Causes of supraventricular tachycardia 

Supraventricular tachycardia (SVT) is caused by a problem with electrical impulses in the heart.

Heartbeats are normally initiated by a small group of cells at the top of the heart called the sinoatrial node, which acts as the heart's natural pacemaker.

The sinoatrial node produces electrical signals that pass through the muscles of the upper heart chambers (atria), causing them to contract and pump blood into the lower heart chambers (ventricles).

The signal then passes into another group of cells in the middle of the heart called the atrioventricular (AV) node. From here, the signals travel into the ventricle muscles, causing them to contract and pump blood out of the heart.

Episodes of SVT occur when a problem develops in this system. This causes faster signals to be sent around the heart, increasing the speed at which the heart beats.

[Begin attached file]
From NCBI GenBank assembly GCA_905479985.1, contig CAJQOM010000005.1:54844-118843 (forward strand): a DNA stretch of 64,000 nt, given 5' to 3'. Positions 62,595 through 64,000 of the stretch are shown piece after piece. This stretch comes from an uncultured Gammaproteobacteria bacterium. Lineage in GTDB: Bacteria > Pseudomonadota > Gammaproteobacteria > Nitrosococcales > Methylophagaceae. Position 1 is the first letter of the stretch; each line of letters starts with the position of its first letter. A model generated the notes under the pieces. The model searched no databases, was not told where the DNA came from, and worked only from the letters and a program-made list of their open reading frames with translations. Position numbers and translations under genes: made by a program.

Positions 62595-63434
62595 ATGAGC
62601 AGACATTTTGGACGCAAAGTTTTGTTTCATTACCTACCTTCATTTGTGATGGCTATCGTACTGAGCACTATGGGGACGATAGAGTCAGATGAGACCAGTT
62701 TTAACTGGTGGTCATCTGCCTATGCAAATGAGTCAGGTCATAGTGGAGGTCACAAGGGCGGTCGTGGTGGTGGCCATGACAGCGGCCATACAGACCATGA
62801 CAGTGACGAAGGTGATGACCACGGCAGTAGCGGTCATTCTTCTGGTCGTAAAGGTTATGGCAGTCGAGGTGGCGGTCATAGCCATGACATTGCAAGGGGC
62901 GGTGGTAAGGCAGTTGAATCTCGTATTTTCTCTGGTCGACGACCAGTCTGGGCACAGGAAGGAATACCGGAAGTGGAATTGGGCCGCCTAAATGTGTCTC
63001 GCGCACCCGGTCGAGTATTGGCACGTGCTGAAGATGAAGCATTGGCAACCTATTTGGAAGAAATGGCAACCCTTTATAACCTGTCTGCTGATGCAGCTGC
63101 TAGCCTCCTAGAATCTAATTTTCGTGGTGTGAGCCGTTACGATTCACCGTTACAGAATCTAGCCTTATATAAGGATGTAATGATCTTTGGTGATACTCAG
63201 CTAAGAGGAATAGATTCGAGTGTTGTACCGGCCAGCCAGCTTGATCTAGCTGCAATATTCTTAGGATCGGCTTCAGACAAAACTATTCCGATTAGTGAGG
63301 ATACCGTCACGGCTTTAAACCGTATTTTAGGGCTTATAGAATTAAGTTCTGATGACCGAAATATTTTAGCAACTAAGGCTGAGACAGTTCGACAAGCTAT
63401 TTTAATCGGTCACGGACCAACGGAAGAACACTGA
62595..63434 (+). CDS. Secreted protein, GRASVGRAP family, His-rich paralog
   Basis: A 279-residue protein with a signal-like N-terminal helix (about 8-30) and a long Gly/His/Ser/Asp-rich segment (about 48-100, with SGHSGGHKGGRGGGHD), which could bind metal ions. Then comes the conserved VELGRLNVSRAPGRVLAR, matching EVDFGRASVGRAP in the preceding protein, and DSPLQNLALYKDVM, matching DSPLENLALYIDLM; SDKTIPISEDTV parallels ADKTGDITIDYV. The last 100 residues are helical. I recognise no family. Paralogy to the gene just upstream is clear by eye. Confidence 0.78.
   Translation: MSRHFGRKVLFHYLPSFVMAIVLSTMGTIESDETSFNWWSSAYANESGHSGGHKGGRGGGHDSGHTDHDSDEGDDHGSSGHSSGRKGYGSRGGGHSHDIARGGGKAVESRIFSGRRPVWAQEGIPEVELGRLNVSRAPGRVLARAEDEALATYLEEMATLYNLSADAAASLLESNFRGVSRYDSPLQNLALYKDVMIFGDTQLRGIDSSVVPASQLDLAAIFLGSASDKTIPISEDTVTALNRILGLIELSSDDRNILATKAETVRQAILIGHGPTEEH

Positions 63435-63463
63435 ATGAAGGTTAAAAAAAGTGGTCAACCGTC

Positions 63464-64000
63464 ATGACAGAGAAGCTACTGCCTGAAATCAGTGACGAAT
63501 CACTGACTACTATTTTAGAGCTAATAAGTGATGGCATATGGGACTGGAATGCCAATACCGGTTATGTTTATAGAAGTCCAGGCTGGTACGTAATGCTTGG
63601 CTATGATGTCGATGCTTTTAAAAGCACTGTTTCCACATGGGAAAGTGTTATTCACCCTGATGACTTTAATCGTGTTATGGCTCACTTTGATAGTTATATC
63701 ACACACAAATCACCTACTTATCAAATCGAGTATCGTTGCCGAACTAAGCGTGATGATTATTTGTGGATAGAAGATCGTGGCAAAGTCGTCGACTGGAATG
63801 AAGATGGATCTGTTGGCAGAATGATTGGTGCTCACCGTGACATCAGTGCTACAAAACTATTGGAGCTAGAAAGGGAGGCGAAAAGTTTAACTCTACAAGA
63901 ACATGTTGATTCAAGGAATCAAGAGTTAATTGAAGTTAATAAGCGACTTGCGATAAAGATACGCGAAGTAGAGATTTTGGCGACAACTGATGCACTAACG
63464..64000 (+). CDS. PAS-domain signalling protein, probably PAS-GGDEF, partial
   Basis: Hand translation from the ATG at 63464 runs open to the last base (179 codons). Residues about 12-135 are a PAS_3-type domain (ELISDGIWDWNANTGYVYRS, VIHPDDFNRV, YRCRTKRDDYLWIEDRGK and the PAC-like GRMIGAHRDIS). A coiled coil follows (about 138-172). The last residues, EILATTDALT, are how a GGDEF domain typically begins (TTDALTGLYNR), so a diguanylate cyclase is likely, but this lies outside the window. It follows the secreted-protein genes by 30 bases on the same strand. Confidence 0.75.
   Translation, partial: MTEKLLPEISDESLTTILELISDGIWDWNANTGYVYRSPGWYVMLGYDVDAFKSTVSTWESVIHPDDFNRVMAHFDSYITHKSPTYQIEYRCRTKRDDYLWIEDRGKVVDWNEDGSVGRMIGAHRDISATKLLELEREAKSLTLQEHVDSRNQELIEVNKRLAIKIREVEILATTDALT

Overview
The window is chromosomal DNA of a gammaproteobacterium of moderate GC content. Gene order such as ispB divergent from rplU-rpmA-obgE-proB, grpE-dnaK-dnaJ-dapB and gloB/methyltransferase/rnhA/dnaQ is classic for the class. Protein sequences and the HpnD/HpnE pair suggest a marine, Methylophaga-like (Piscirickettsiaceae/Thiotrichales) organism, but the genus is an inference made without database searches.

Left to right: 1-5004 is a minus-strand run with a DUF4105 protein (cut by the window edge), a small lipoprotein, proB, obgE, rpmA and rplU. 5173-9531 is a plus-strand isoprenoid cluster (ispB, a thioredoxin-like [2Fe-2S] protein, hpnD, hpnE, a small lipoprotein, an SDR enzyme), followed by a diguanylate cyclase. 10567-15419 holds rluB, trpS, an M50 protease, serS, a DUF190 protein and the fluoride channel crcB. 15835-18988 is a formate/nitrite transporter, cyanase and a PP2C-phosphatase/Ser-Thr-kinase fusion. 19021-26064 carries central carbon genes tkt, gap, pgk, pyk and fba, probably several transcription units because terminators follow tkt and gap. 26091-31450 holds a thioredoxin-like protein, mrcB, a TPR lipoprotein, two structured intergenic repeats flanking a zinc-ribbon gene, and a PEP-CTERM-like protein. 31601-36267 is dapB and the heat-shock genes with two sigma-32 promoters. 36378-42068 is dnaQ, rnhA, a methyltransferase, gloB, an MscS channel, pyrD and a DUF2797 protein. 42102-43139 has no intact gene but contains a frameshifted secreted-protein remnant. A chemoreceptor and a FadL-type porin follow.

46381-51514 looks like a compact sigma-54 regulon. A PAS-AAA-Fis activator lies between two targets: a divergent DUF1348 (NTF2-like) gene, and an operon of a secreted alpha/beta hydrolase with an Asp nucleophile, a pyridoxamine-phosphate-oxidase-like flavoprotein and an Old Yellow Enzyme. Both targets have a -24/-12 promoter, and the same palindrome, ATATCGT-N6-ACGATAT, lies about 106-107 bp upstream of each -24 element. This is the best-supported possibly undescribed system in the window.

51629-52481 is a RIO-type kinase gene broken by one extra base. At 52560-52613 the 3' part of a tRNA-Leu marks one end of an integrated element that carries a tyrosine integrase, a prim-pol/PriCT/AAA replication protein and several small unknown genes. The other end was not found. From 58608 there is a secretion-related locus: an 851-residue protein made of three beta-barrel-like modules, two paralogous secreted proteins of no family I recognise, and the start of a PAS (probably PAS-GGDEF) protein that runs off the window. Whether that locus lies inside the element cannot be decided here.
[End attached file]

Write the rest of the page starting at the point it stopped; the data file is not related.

In most cases, the problem is temporary and lasts for a few seconds, minutes, or in some cases hours.

Types of SVT

There are several different types of SVT, which are classified by the specific problem in the heart that disrupts the electrical system.

A type of SVT called Wolff-Parkinson-White syndrome occurs as a result of an abnormal electrical connection between the atria and ventricles, which creates a short circuit in the heart's electrical system. This happens because people with Wolff-Parkinson-White syndrome are born with an extra strand of muscle tissue between these chambers.

In other cases of SVT, a short circuit occurs, even though the heart is otherwise normal.

SVT can also be caused by an electrical signal from another part of the heart overriding the signal from the sinoatrial node.

SVT triggers

SVT is usually triggered by extra heartbeats (ectopic beats), which everyone has. It may also be triggered by:

  • some medications, including asthma medications, herbal supplements and cold remedies
  • drinking large amounts of caffeine or alcohol
  • tiredness, stress or emotional upset
  • smoking lots of cigarettes

However, in the majority of cases, there's no identifiable trigger for SVT.

Page last reviewed: 08/05/2015

Next review due: 01/05/2018